A 34-year-old father of three fatally shot in the back last December by a Phoenix police officer is buried in an unmarked grave.
With less than two months until the one-year anniversary of his death, Rumain Brisbon's family and friends are trying to get him the headstone they say he and his young daughters deserve.
“It’s been a year, and when I go visit, I just want people to know he's there so he is never forgotten,” one of Brisbon’s friends wrote on Facebook recently.
“His daughters deserve to…see their father’s name on a headstone. Not just dirt,” Mykel Chambers, the mother of Brisbon’s second daughter, tells New Times.
On the afternoon December 2, 2014, Brisbon pulled into the parking lot of his apartment complex after going out to pick up lunch for his family. As he exited the car, he was approached by Phoenix police Officer Mark Rine.
According to Rine’s narrative, he was following up on a reported drug deal that led him to Brisbon. When Brisbon got out of the vehicle, Rine says, he told him to put his hands on his head.
Instead, Rine says, Brisbon reached for his waist as if it grab a weapon. So Rine pulled out his gun. Brisbon started running, Rine says, and during the ensuing struggle, he felt what he thought was a gun in Brisbon’s pocket. Rine says this caused him to fire two shots in defense.
But according to two witnesses, that’s not what happened. Brandon Dickerson, a passenger in Brisbon’s car, says Rine tried to engage Brisbon when he stepped out of the vehicle and then charged at him when Brisbon didn’t respond. Brisbon’s girlfriend, Dana Klinger, says she heard a scuffle outside and opened the door to find Rine's ordering Brisbon to the ground.
She says Brisbon had both hands up while lying on the ground when Rine shot him twice in the back at point-blank range — a narrative supported by an independent autopsy report.
“Rumain [had] no history of resisting arrest, and I believe that officer did not announce himself and snuck up on him,” Mykel Chambers says, adding that Brisbon was accidentally shot a few years earlier and that “anyone with PTSD is going to react poorly.”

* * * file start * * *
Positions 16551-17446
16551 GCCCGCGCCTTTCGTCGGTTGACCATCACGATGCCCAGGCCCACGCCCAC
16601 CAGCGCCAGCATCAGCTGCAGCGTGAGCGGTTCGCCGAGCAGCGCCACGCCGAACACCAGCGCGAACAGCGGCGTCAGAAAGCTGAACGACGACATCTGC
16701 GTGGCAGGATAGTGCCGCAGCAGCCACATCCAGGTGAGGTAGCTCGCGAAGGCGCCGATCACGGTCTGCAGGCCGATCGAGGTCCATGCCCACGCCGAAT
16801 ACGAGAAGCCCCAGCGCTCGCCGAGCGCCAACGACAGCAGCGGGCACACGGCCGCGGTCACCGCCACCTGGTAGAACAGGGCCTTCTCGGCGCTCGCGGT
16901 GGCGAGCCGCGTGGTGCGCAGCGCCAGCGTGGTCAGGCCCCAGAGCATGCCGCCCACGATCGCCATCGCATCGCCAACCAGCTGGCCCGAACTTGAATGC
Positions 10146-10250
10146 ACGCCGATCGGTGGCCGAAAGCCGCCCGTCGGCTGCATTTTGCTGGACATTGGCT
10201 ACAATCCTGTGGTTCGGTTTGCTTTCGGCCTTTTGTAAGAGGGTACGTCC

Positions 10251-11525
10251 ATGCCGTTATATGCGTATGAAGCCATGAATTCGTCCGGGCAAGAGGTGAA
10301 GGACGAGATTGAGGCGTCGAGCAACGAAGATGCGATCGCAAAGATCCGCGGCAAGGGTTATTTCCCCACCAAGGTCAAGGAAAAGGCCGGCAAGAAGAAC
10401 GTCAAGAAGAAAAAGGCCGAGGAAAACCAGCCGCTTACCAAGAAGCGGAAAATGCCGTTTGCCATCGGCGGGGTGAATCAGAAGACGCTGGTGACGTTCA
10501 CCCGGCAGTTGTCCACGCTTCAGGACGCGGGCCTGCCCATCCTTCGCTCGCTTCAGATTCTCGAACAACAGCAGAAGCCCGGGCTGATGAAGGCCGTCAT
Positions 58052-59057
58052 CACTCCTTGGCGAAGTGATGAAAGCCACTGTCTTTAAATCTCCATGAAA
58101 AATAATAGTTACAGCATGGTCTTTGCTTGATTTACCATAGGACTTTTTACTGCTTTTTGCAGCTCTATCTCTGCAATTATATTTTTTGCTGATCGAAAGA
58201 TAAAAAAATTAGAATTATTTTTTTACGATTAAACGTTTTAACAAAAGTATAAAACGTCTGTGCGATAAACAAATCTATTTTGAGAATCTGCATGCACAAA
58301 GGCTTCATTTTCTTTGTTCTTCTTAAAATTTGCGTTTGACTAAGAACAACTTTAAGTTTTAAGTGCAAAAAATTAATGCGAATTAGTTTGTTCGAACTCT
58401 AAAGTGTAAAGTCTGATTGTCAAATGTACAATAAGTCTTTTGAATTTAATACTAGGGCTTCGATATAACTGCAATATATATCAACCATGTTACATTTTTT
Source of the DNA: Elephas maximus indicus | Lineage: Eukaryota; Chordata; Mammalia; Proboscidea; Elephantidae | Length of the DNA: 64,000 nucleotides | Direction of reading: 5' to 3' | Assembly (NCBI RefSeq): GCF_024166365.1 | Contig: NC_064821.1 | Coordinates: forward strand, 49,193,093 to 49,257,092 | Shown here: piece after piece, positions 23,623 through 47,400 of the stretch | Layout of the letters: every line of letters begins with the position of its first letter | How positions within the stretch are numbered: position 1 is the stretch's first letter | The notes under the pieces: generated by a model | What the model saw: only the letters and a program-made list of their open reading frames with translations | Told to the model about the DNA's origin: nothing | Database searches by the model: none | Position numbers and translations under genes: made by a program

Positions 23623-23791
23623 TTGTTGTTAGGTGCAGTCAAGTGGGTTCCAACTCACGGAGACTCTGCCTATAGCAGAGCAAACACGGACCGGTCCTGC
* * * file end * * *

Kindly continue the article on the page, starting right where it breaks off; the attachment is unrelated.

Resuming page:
And the pill bottle found in Brisbon’s pocket — the object Rine says he thought was a gun — was a prescription for pain medication he took because of this past incident, she says.
For the last 10 months, the city of Phoenix has stuck with Rine’s narrative, and his actions were deemed within the bounds of Phoenix Police Department protocol earlier this year.
However, Chambers — one of the plaintiffs in a $65 million lawsuit against the city and the personal representative of his estate — and other members of the local Black Lives Matter movement say the police department worked hard to slander Brisbon’s character and make Rine look innocent. In the past, many have noted that Brisbon was made out to be a criminal or a drug user, allegations those who knew him say are false.
“My daughter has to see these things online and on TV demeaning her father's character,” Chambers says, adding that it’s something his children don't deserve. “He was an active father. A very active father [who] was always in their lives.”
She’s made it a point to teach her daughter about social justice and thinks its really important that she, along with Brisbon’s two other younger daughters, have something — other than a pile of dirt — to visit and remember their father by.
“He needs a headstone; he deserves a headstone,” she says. Her goal is to finish financing it by December 2, the one-year anniversary of his death.
Read a letter Brisbon and Chambers' daughter, Aiyana, wrote recently about the need for greater police accountability measures in Phoenix and around the country:
My name is Aiyana and my daddy Rumain Brisbon was murdered by police officer Mark Rine. I want justice for my dad. He did not deserve to be killed by him. My dad was not a harm to him.
Why was my dad’s murderer not put on trial like anyone else who murders is? Why has he not been given a fair shot at justice?
I am now in fear of the police more now than I ever was before. My dad was a good father and a good man. Why cant I get the same justice for my dad like other families do?
Police should not be able to go around and shoot unarmed people and get away with it. What happened to our justice system. I do not believe the system is here to protect us. When are cops going to be held responsible when they kill people who are unarmed. Aren’t police supposed to have better judgement?
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I never received an apology for them even killing my dad. We need more police training and body cameras because I know my dad would get justice then because the officers can lie and we would never know.
Now me and my sisters have no dad who always was here for us. What about us now? We are fatherless because of your police officers bad judgment.
PS I will not stop fighting for justice for my dad. Rumain Will Remain
Aiyana Raines (Brisbon)